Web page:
(You’d at least watch it on Netflix).
Unfortunately, this plan only works well in polished novels or biographies or whatever flavor of literature Eat, Pray, Love is. Trust me, I have conceived of hundreds of ways that this story ends happily. Infertility may sound like a curse, but boy is it the cure for a stagnating imagination. And like all baggage we carry, all hopes and dreams unfulfilled, this one has followed me to the Caribbean.
And it will follow me home.
Emily Dickinson said, “Hope is the thing with feathers.” I didn’t study literature in college, so I can’t say for sure, but I think that “thing” is a demon. Hope has been the most caustic elixir. It is the gift and the curse of everyone with whom I share my story. They offer hope, and I feel compelled to take it on, as though a backpack stuffed full of hope will do anything other than pull me backwards when I lose my balance.
The Universal Suggestion is, “Have you tried giving up? Because my best friend’s uncle/yoga teacher’s partner/neighbor’s iguana did and they got pregnant right away.” Believe it or not, I have tried releasing my grip on this backpack in every way I can fathom, from leaving it at the airport to dropping it into the ocean, and somehow it always finds its way back to me.
I have let go of so much this year: my husband, my home, many career goals. My philosophy about money and time. Essentially everything in my closet and retirement account. In the middle of the ocean, sandwiched between A Lost City and The Pirates of the Caribbean, I’ve jumped into a tradition that feels foreign. Alien.
Poor Priscilla couldn’t hack it.
It is possible that I’ve made some progress. It is also possible that after several weeks of lentils and six hours of sleep a night, I’ve lost my discernment.
But I’m doing the program, getting up at 4:30am to breathe for an hour, meditate, chant, practice asana, lather, rinse, and repeat. And between the lectures and the chats in the yard with my fellow inmates, I dip my toes into the ocean and occasionally hold hands with the thought that I may not get to be a mother in this lifetime, at least not in the traditional sense. We’re not friends, this thought and me, but when our eyes lock for a brief moment she blocks the view of my feathered friend.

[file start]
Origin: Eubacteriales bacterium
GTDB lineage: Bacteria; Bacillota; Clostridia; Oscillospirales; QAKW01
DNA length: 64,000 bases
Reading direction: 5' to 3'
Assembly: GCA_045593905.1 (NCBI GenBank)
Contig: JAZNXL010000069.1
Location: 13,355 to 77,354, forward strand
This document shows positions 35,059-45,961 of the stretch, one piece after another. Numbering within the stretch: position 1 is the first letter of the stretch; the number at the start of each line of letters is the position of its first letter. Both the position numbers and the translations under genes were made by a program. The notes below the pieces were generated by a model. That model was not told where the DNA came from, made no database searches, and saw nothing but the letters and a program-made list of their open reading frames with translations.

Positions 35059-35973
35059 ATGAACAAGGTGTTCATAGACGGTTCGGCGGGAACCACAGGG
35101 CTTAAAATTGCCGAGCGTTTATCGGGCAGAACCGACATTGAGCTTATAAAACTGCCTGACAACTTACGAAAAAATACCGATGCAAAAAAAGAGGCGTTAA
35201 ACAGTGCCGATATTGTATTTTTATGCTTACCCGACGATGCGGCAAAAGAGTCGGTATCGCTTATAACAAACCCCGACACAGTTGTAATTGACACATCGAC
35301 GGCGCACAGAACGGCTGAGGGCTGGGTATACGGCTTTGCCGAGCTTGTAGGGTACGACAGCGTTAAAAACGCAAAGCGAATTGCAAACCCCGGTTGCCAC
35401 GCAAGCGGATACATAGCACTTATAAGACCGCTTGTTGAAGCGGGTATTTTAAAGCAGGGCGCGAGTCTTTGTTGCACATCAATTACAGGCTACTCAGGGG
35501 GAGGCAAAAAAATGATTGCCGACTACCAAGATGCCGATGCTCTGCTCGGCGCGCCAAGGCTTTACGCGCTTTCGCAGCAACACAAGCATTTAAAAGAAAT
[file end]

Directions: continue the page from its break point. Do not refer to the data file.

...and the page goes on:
The ocean is the pervasive metaphor here on this island, perhaps because her sweet song undercuts every moment. Perhaps because she never ceases to breathe as her waves crash upon the shore and draw back into her. Silent meditation is never silent, even in her quietest moments. In class, we are constantly reminded that we are made off the same stuff as the ocean—that all creation is an illusion and that separation is as impossible as separating the wave from the ocean.
Occasionally, this is comforting.
I’ve always said two things: that a good yoga teacher will get you to touch your toes and a great yoga teacher will get you to release the want. And that if you make the unfortunate decision to step into the role of teacher, life will hand you something to teach. A petty tyrant. A demon.
What I’ve learned here has crept in between the lather and the rinse, or the pranayama and the karma yoga: the closer you hold the demon, the more damage it can do. When the demon lives in you, you must walk to the end, curl your toes over the edge of the plank, and make peace with drowning. In that moment your reflection can peer back at you and show you who you really are: just a wave in the ocean.
Author: Kari Kwinn
Editor: Caroline Beaton